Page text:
1. Improve Sunlight

The best way to keep your grass healthy is by providing it with the proper amount of sunlight. You can do this in several ways, such as:

  • Pruning lower branches, so they’re no longer shading part of the canopy to restrict from receiving enough UV rays
  • Removing selective branches (taking guide from an expert) to add space for air and sunlight

2. Treat Fungus Growth

Shady spots where air circulation isn’t happening cause fungus to grow. Treat the area with quality fungus fighters like Scotts DiseaseEx Lawn Fungicide – Fungus Control before fungus takes hold.

Scotts DiseaseEx Lawn Fungicide What To Do When Grass Wont Grow Under Trees

3. Mow At Higher Setting

To grow grass under trees, you should mow it at the height of 3 inches. It allows the leaf blades to get longer and have more surface area for photosynthesis without sunlight.

4. Reduce Foot Traffic

Shade-stressed plants can suffer from heavy wear when it is traffic controlled with people and their animals walking all over them. You can reduce this by:

  • Relieving soil compaction around trees
  • Using physical barriers such as dog runs which require a runway of mulch along the fence

5. Use the Grass Seed for Shade

The shade-tolerant and disease-resistant seeds are perfect for growing grass under the trees. Make sure to reseed this shady area three times a year, i.e., spring, summer, and fall.

  • Scotts 18348 Grass Seed gives you the best shade-tolerant grass with lower water and nutrient requirements.
  • St. Augustine grass, fescue grass tolerates more shade than other types.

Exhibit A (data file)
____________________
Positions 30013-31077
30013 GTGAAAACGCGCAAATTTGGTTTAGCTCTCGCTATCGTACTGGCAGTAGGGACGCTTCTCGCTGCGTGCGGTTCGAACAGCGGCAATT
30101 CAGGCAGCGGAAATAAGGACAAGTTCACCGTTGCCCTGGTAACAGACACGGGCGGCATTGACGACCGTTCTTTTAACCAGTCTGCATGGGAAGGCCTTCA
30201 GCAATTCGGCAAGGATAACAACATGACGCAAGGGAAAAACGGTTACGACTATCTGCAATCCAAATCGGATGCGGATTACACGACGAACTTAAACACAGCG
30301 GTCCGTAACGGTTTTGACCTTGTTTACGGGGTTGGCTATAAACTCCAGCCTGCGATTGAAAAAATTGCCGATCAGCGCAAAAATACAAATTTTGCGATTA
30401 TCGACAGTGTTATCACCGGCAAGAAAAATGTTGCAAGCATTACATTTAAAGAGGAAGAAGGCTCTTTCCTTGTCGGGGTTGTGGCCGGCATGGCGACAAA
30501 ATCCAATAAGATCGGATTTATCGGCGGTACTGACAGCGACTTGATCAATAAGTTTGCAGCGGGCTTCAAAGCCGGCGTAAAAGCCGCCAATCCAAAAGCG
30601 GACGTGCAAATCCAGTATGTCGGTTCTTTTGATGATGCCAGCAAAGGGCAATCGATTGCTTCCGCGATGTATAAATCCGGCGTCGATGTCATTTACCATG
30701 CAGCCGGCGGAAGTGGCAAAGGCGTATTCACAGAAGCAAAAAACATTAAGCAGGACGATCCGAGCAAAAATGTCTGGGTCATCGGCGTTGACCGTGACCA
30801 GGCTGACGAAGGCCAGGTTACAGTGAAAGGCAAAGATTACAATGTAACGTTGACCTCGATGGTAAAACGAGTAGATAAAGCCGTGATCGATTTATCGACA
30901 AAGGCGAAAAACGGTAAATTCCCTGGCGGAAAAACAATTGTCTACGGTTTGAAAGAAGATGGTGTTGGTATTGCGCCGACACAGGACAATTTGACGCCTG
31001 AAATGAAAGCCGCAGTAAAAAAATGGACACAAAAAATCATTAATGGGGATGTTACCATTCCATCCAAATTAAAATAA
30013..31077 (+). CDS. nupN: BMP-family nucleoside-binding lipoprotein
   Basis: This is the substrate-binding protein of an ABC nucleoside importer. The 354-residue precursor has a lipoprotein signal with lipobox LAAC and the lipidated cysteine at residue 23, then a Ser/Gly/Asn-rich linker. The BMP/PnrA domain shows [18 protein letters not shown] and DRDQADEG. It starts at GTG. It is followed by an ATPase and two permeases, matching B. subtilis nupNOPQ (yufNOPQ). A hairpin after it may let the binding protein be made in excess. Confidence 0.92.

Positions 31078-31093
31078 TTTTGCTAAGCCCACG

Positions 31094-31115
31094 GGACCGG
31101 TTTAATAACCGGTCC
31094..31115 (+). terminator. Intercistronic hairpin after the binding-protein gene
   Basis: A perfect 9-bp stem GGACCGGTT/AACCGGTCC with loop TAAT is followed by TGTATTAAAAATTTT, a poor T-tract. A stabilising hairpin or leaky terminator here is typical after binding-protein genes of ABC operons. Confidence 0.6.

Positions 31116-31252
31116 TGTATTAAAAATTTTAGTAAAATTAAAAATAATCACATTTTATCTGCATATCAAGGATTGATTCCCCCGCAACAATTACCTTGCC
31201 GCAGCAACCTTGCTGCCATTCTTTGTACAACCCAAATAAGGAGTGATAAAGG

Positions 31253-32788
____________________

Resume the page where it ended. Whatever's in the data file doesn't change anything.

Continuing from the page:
Scotts 18348 Grass Seed What To Do When Grass Wont Grow Under Trees

6. Reduce Soil Compaction

To grow grass under your tree, reduce soil compaction and improve drainage by core aerating the area. For this plan to work correctly, Liquid Aerating Soil Loosener- Aerator Soil Conditioner must be raked into an existing pit or hole.

Liquid Aerating Soil Loosener Aerator Soil Conditioner What To Do When Grass Wont Grow Under Trees

7. Mulch the Area

Tree roots need to grow through the mulch for grass under trees to survive. Apply a thick enough layer, i.e., 4 to 6 inches deep, of mulching material that includes leaves, pine, and straw to prevent grass from dying back.

8. Give Minimum Fertilizer

Grass growing in the shade will need less fertilizer and is more susceptible to diseases than those on sunny spots. So, it is best to avoid giving excessive fertilizers.


Conclusion

Some people think it’s impossible to grow grass under trees, but this article proves it wrong. To allow the grass to grow under the trees, you should

  • Increase the amount of sunlight to reach the shady area by selectively pruning trees
  • Choose a shade-tolerant grass type
  • Mow at a comparatively higher setting
  • Avoid excessive fertilization
  • Mulch

So, these factors make growing turf pretty easy cases. Share with us below if this sounds like something worth considering!

Join our list

Subscribe to our mailing list and get interesting stuff and updates to your email inbox.

Thank you for subscribing.

Something went wrong.

Leave a Comment

Your email address will not be published. Required fields are marked *

Share via
Send this to a friend